It is sometimes hard to imagine after all you have put into the holidays to make it special for EVERYONE that some might be feeling a bit sad or even angry. We have heard throughout the years that children in foster care will often have unresolved conflict with holiday celebrations. Here are some that come to mind and a couple with helpful hints.
1. We know you want us to feel at home with you and your family. We do try, but some of us in our hearts feel sadness that our own families are not embracing us as much as you do.
2. I still love my Dad, but I can't be with him at the holidays or other special times. I love that my foster mom took me out to shop for a gift for him and help me mail it to him.
3. My foster family can't replace my birth family...I miss grandma and grandpa and my cousins. I know that I can't go back home, because it isn't safe, but that doesn't stop me from wanting to be there. I did have SOME good memories. So, forgive me if I get a little sad watching you and your children give big bear hugs. You can't replace my family, but I know you want to share your love and home with me. I appreciate all you do, but I still miss certain things. It feels a little like my family is gone, but I still have hopes they will come through that door.
4. I sometimes wonder if any of my family is missing me at Christmas.
5. Our immediate foster family has included us in everything...but, when the rest of the relatives come to visit we feel a bit out of place. Families have sort of secret codes that if you haven't been a part of the family since birth and we may not know that code...sort of like going to a new school. A little letter from my foster family before the Christmas festivities began let me in on the little secrets that I wouldn't know...like Grandma always says the blessing, grandpa makes the best stuffing on the planet, last year Uncle Eric deep fried the turkey and burnt it up, we all hang one special ornament on the tree...stuff like that (oh, and I got a special ornament to hang on the tree with that letter). Sort of made me feel more a part of what was happening. I think they must have given the other members of the family clues about me, because Grandma asked me to sing "O Holy Night", because she had not gotten to the Church Pagent where I had a solo.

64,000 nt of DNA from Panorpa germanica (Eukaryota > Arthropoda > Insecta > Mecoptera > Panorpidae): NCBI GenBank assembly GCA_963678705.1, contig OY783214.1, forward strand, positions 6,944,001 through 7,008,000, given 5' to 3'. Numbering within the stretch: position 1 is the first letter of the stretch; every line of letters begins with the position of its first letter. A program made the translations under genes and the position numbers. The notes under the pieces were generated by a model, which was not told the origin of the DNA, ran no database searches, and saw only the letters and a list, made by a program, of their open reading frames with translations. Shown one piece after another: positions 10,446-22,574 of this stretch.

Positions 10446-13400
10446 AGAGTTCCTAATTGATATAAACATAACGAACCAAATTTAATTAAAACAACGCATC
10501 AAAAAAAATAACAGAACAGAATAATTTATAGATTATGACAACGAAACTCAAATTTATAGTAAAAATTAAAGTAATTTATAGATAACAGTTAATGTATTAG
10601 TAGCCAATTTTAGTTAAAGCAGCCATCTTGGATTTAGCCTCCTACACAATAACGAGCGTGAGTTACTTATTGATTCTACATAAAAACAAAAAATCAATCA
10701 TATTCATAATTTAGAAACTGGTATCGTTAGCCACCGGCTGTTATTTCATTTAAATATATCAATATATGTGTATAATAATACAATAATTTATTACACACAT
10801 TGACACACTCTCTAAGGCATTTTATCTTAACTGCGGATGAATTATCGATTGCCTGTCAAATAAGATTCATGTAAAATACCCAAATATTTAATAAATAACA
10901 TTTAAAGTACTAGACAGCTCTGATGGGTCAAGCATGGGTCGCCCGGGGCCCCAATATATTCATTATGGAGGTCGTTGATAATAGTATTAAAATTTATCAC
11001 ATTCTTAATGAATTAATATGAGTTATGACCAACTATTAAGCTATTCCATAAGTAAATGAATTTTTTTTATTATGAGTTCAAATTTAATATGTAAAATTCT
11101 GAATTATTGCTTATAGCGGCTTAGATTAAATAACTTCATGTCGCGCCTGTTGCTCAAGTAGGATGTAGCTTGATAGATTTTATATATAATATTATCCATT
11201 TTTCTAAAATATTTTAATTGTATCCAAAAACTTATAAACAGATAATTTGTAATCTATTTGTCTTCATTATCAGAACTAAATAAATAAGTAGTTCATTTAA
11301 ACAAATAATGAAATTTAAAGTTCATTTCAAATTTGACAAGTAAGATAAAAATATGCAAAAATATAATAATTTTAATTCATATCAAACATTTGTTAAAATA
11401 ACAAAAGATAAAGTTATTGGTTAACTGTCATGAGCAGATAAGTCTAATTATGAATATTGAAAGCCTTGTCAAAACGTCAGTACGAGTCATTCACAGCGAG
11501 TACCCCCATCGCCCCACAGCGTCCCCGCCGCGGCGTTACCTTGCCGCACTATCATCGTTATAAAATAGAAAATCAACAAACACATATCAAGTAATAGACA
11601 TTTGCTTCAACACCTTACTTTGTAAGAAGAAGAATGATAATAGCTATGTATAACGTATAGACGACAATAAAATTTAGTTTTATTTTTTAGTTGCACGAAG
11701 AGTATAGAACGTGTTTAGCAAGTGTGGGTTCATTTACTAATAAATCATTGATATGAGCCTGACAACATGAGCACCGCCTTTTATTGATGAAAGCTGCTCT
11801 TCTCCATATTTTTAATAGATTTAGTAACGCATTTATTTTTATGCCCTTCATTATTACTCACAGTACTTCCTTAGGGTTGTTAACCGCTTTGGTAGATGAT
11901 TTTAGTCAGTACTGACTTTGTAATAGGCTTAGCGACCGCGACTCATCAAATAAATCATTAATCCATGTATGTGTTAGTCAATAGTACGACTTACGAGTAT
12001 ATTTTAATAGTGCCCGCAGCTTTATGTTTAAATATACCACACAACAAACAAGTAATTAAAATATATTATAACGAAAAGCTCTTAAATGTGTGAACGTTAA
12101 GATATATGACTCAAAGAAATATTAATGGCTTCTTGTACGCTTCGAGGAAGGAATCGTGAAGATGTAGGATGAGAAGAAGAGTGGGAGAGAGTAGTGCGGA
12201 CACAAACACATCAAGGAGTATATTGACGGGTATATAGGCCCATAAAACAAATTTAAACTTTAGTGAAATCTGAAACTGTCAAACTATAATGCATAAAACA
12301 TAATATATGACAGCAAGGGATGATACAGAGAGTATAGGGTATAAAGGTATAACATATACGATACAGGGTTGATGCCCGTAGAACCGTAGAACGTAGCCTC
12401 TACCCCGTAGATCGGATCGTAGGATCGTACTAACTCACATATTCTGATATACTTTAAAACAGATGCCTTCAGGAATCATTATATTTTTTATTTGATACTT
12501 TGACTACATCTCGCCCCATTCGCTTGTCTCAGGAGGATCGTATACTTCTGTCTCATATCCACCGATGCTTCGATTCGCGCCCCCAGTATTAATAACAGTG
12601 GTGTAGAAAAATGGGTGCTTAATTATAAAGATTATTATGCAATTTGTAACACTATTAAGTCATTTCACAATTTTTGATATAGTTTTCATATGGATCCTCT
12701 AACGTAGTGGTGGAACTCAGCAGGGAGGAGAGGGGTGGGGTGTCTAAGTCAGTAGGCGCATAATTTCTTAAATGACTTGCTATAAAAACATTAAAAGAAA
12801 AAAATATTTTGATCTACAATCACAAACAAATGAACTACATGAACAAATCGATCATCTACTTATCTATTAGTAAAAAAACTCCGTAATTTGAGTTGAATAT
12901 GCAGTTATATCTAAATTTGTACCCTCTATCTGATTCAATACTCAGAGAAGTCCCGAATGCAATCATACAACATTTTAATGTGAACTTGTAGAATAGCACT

If any of this rings true for you this holiday season, remember it is not about you. Take time for yourself to grieve that the children may not be as happy as you had hoped or may not express the appreciation as you certainly DO deserve. Find a quiet space for the children and you to work through things after all the festivities. Curl up with a good book together or a favorite family movie. Remember they do KNOW in their hearts what you have done for them and you are laying the groundwork for a healthy, happy life.